The Tech - Online EditionMIT's oldest and largest
newspaper & the first
newspaper published
on the web
Boston Weather: 79.0°F | A Few Clouds

News Briefs 2

Sudden Infant Death Syndrome, Brain Chemistry Oddity Linked

Los Angeles Times

Sudden Infant Death Syndrome has always been so puzzling that its name describes only what happens, without betraying a hint of why. But for the first time, researchers have identified a specific abnormality in brain chemistry that appears to contribute to SIDS, the leading killer of babies between a month and a year old.

The new research, by pinpointing a chemical defect in a part of the brainstem that appears to control breathing during sleep, dispels some of the nightmarish mystery and randomness characteristic of crib death.

Dr. Hannah C. Kinney, a neuropathologist at the Children's Hospital in Boston, headed the research team that conducted the study, which appears in Friday's issue of the journal Science.

What the researchers found was that, on average, brainstem cells from the SIDS victims were less receptive than those of the other babies to a crucial nerve chemical called acetylcholine. This neurochemical is critical to communication between these and other brain cells.

Like a fire alarm with a weak battery, the defect in the cells' acetylcholine receptors, the medical scientists speculate, leaves a baby unable to respond in time when carbon dioxide builds up in blood.

Though the great majority of babies in that circumstance respond by taking deeper breaths, waking up or just starting to wail, a baby with a defect in the brainstem's carbon-dioxide alarm might not react.

Stoke-Preventing Drug Is Underused, Agency Says

Los Angeles Times

The increased use of a common drug could prevent an estimated 40,000 strokes annually, but many physicians are reluctant to prescribe it, federal health officials said Thursday.

The drug, warfarin, an anti-coagulant also known by its brand name Coumadin, could prevent half of the 80,000 strokes that occur in Americans suffering from atrial fibrillation, according to the Agency for Health Care Policy and Research.

Researchers said that many primary care physicians "underuse" warfarin, a blood thinner, because they are not aware of the techniques for administering the drug safely, and are afraid of causing bleeding.

However, "when properly administered, we estimate that for every major bleeding complication it causes, the drug prevents 20 strokes and deaths," said Dr. David B. Matchar, of Duke University in North Carolina, the principal investigator of the research team that conducted a five-year study sponsored by the agency to develop recommendations for stroke prevention.

New Witness Disputes U.S. Version Of Oklahoma Bombing

Los Angeles Times

A second private attorney in Oklahoma City has emerged as an eyewitness to the explosion at the federal office building and he recalls a scene last April that once again does not dovetail with the government's theory that suspect Timothy J. McVeigh acted alone in the bombing.

Ronald E. Stakem said in witness statements obtained Thursday by the Los Angeles Times that he saw a middle-age Mexican or American Indian man with facial hair hurrying from the front of the Alfred P. Murrah Federal Building just moments before a truck bomb destroyed the high-rise office structure.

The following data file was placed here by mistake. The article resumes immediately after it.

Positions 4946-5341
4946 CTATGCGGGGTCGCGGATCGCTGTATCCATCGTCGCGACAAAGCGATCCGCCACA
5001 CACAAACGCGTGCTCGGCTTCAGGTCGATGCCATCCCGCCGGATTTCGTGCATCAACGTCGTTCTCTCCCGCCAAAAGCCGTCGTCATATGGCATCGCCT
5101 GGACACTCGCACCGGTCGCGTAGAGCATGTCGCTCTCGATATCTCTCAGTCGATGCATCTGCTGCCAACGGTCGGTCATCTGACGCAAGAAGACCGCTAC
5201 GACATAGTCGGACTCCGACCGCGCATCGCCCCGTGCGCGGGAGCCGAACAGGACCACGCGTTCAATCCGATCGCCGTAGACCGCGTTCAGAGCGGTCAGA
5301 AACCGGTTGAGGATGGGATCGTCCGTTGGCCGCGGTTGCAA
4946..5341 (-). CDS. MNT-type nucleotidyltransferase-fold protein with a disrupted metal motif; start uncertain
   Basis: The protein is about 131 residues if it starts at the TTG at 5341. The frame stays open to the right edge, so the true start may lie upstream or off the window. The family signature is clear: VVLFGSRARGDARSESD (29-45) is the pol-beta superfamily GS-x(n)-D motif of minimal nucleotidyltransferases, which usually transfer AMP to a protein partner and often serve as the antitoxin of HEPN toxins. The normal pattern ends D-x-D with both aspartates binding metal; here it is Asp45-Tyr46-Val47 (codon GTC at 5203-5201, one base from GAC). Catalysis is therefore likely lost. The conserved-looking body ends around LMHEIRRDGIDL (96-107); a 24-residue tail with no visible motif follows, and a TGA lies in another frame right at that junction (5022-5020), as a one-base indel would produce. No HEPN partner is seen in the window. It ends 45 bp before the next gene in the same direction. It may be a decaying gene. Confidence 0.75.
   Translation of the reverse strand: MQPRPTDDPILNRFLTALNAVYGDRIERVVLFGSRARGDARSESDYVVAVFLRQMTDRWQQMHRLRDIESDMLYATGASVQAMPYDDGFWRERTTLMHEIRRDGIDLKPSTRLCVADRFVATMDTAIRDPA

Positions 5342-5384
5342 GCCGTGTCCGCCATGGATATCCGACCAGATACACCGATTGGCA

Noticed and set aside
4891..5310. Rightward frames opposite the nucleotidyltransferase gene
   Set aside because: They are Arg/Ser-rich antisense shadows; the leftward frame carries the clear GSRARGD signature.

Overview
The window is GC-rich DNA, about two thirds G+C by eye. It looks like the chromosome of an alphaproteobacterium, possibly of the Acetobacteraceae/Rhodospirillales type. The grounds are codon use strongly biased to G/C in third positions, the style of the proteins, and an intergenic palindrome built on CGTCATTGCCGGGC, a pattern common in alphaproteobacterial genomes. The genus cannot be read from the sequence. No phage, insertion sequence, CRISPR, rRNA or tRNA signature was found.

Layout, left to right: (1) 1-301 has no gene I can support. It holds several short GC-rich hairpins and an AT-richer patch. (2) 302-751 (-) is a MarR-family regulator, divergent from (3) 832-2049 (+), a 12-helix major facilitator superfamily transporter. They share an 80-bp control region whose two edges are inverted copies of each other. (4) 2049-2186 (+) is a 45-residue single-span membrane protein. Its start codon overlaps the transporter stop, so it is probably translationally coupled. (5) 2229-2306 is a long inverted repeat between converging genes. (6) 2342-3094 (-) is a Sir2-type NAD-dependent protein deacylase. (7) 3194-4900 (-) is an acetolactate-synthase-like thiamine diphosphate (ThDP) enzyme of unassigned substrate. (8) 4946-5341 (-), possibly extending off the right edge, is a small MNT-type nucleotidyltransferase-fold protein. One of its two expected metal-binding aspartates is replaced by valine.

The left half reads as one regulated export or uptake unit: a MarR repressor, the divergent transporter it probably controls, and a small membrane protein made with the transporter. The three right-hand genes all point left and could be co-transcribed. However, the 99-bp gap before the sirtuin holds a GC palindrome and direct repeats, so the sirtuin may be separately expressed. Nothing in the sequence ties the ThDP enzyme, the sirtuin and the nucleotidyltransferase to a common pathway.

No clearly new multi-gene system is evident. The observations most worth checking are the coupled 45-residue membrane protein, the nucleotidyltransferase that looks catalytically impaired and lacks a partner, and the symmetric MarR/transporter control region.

"I go through the intersection," Stakem said, describing how he was driving to work that morning when he saw the man suddenly dart in front of traffic on the north side of the Murrah building, near where the bomb was planted inside a rented Ryder truck. It was an unusual sight because most people use underground tunnels to get around the area and pedestrian traffic is not common.

"The guy stepped off the curb. I hit my brakes to keep from hitting him," he said.

Stakem's recollections appear to bolster an account by another local lawyer, James R. Linehan, who recently told The Times that he saw McVeigh driving the alleged get-away car on the opposite side of the Murrah building at about the same time of the morning on April 19.

Cop Suspect in Serial Killings

Los Angeles Times

There's some good news and some bad news about this city's beleaguered police department, which has become better known for committing crime than for fighting it.

The good news is that last year's record homicide rate has begun to plunge, perhaps enough for the Big Easy to shed its dubious distinction as the nation's murder capital. After an all-time high of 421 killings in 1994, homicides dropped 18 percent in the first six months of 1995.

Then there's the bad news, which, befitting the New Orleans Police Department, is pretty bad. First, authorities announced last month that a serial killer was believed to have slain 24 people, mostly prostitutes and drug users. Then, dropping the bombshell, they named a New Orleans officer as a suspect.

In a delicate bit of semantics, authorities have identified the officer as a suspect in only two of the slayings, even though both are attributed to a serial killer. One of the victims, a 28-year-old coin changer named Sharon Robinson, was the girlfriend of officer Victor Gant. Her body and that of a friend were found April 30 floating in a swamp.

Gant, a 15-year police veteran, has denied any wrongdoing. Although he has submitted blood and tissue samples to detectives, he has not been charged and remains on duty, reassigned to a desk job. His attorney, John Reed, said the cautiously couched accusations indicate that investigators have no evidence.